SIM REPORT: Northeast Asia, Issue 9
Reports by the American, Australian, British, and European Union (EU) commerce chambers in 2020 have, overall, expressed a dampened business sentiment for several reasons. These can be condensed into concerns around the continuing dominance of Chinese state-owned enterprises, hurdles towards equal market access, and information security issues that could hamper communication across global and local offices. Notably, though, the matter of geopolitical tensions has occupied a more significant role in this year’s reports. For instance, the EU commerce chamber voiced concerns over ‘arbitrary punishment.’ The form that such punishment of international businesses could take includes various legal and political risks.
In terms of legal risks, an amendment to China’s criminal code on foreign economic espionage was introduced in July 2020, which sets out harsher sentences for trade secrets theft by foreign entities than the current three-year prison sentence and make penalties as severe as those in the US Economic Espionage Act, according to legal experts. The amendment could give Beijing a way of retaliating against the Washington over alleged economic espionage involving Chinese entities. A further significant legal risk is a nationwide data security law that was introduced in July 2019 but is likely to pass unchanged before the end of 2020. The law will affect international firms collecting data in China, in that personal information will be more stringently regulated. The law could also be used as a way for Beijing to retaliate against international companies and compensate both the supposed victim and Chinese interests, as businesses could be fined or sanctioned for alleged breaches.
In terms of political risks, China’s Ministry of Commerce (MOFCOM) on 19 September released rules on the proposed ‘unreliable entity list’ that will target foreign entities that are deemed to damage China’s security and sovereignty. Listed foreign businesses will be barred from investment, export, and import in China, according to the ministry. The use of the list as a reprisal for foreign countries’ measures targeting Chinese firms should not be discounted, particularly if geopolitical tensions continue to intensify. Of further concern is a recent government clampdown on China’s private businesses through the United Front Work Department, a Chinese Communist Party (CCP) agency that carries out local and international influence operations. The agency has been tasked with expanding the CCP’s ideological and operational control over private businesses. In the long-term, tightened ideological control could extend to encompass foreign companies as well, which could trigger criticism of foreign firms in their home countries. In the short-term, increasing politicisation of the business environment could raise the likelihood that Chinese business partners will view their foreign counterparts through a political prism that may be tarnished by geopolitical tensions, making business cooperation more difficult.
Among major issues driving geopolitical tensions are the diplomatic and trade dispute between China and Australia, as well as the trade war between the US and China. Relations between China and Australia have cooled over several issues, leading to the unfolding of a diplomatic and trade dispute. The dispute also probably contributed towards the Australian government’s likely enactment of a new law that is expected to directly impact an infrastructure deal between the state of Victoria and Chinese firms linked to China’s ‘Belt and Road Initiative’ (BRI), Beijing’s flagship international development strategy, and will also likely prompt a review of tentative agreements related to investment, scientific cooperation, and access to the Antarctic between the Chinese government and the state governments of Western Australia, South Australia, and Tasmania. Regarding US-China relations, geopolitical tensions caused by the trade war may be worsened by the outcome of the US government’s ongoing probe into allegations that China undervalued the Chinese Yuan to give Chinese exporters an unfair advantage. However, vital in determining the course of not only US-China relations but China’s international relations overall, especially with Western countries, will be the upcoming US Presidential election in November.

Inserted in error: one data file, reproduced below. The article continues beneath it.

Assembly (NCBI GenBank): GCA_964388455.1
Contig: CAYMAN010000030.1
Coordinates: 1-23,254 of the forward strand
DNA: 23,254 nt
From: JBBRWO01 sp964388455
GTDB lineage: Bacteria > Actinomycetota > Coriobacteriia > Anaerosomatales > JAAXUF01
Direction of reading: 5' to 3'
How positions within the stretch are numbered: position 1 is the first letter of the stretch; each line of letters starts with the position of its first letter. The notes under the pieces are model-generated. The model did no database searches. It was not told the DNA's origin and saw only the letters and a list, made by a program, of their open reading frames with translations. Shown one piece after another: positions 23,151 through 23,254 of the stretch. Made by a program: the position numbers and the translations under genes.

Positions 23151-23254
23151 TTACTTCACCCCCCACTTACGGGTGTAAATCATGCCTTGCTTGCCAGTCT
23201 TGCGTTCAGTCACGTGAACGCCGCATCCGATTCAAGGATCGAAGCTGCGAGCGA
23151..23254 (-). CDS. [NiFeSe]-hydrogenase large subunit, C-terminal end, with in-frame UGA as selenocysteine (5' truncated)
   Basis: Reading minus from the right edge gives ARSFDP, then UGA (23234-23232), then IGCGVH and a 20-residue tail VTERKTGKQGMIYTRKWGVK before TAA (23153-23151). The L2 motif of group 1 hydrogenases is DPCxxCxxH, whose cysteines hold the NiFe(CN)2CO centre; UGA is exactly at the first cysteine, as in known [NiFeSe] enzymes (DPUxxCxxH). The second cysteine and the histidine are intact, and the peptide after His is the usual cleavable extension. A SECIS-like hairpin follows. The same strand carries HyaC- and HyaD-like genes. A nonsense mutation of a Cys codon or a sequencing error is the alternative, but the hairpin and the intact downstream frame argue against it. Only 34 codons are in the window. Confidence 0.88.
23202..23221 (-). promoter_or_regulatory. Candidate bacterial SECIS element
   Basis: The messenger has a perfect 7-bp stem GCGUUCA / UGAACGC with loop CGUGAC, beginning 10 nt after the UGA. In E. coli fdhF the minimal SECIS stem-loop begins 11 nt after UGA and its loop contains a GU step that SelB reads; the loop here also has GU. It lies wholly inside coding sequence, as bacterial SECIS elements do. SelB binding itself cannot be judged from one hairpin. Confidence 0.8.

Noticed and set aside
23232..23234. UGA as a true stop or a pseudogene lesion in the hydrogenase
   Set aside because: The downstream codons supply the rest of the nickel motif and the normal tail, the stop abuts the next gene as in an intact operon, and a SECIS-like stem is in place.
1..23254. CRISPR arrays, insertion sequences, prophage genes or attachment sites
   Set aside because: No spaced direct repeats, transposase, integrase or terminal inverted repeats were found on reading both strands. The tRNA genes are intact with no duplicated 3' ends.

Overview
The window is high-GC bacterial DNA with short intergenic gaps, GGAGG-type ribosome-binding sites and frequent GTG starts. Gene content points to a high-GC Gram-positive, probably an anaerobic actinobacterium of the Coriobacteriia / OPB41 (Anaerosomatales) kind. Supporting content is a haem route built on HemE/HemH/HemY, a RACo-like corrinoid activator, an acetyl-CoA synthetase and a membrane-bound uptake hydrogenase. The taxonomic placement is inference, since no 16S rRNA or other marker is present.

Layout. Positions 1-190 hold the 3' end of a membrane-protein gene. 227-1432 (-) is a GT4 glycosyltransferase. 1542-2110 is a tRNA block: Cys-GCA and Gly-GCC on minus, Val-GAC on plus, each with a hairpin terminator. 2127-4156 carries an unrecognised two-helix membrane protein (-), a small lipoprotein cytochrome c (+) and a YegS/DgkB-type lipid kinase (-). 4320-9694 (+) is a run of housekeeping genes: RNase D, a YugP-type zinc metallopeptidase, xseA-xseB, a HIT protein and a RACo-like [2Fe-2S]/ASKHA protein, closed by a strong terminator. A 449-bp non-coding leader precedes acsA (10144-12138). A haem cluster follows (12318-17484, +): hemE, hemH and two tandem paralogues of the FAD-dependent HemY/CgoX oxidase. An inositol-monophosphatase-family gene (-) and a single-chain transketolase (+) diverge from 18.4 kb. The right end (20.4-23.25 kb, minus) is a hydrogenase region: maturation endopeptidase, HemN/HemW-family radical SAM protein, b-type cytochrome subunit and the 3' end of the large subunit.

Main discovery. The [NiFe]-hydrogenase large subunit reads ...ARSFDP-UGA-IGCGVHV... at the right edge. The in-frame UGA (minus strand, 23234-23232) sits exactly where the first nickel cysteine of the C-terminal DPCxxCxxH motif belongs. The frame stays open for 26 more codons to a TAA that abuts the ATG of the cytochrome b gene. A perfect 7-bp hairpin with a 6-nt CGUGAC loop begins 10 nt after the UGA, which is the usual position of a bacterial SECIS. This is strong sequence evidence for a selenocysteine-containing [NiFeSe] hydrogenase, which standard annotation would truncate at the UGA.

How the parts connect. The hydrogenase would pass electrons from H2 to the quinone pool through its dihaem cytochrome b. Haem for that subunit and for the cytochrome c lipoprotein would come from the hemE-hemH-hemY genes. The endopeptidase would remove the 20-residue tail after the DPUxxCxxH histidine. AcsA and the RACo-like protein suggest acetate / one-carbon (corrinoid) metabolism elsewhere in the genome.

Although US diplomacy under a Biden administration would be more predictable and less openly hostile in tone than under Trump, it may also enable the formation of a more coherent EU-US response towards China over shared grievances. Furthermore, Washington’s general strategy towards China under a Biden administration would be unlikely to change significantly, particularly given bipartisan support for a tough stance on China. A full reset of relations in the medium term is therefore unlikely. It also seems unlikely that the US will alter its current policy of strategic ambiguity towards Taiwan, meaning that it will continue to leave the question of US military intervention open, in the very unlikely event that China attacks Taiwan. If Trump is re-elected and US-China hostilities escalate, the US could exert pressure on EU firms in China to divest their interests in China through restrictions on EU companies’ access to strategic goods such as semiconductors. Regardless, tensions with Washington in particular are likely to intensify ahead of the US presidential elections in November as Trump and Biden compete in demonstrating their anti-China policy credentials in a bid to increase their votes.
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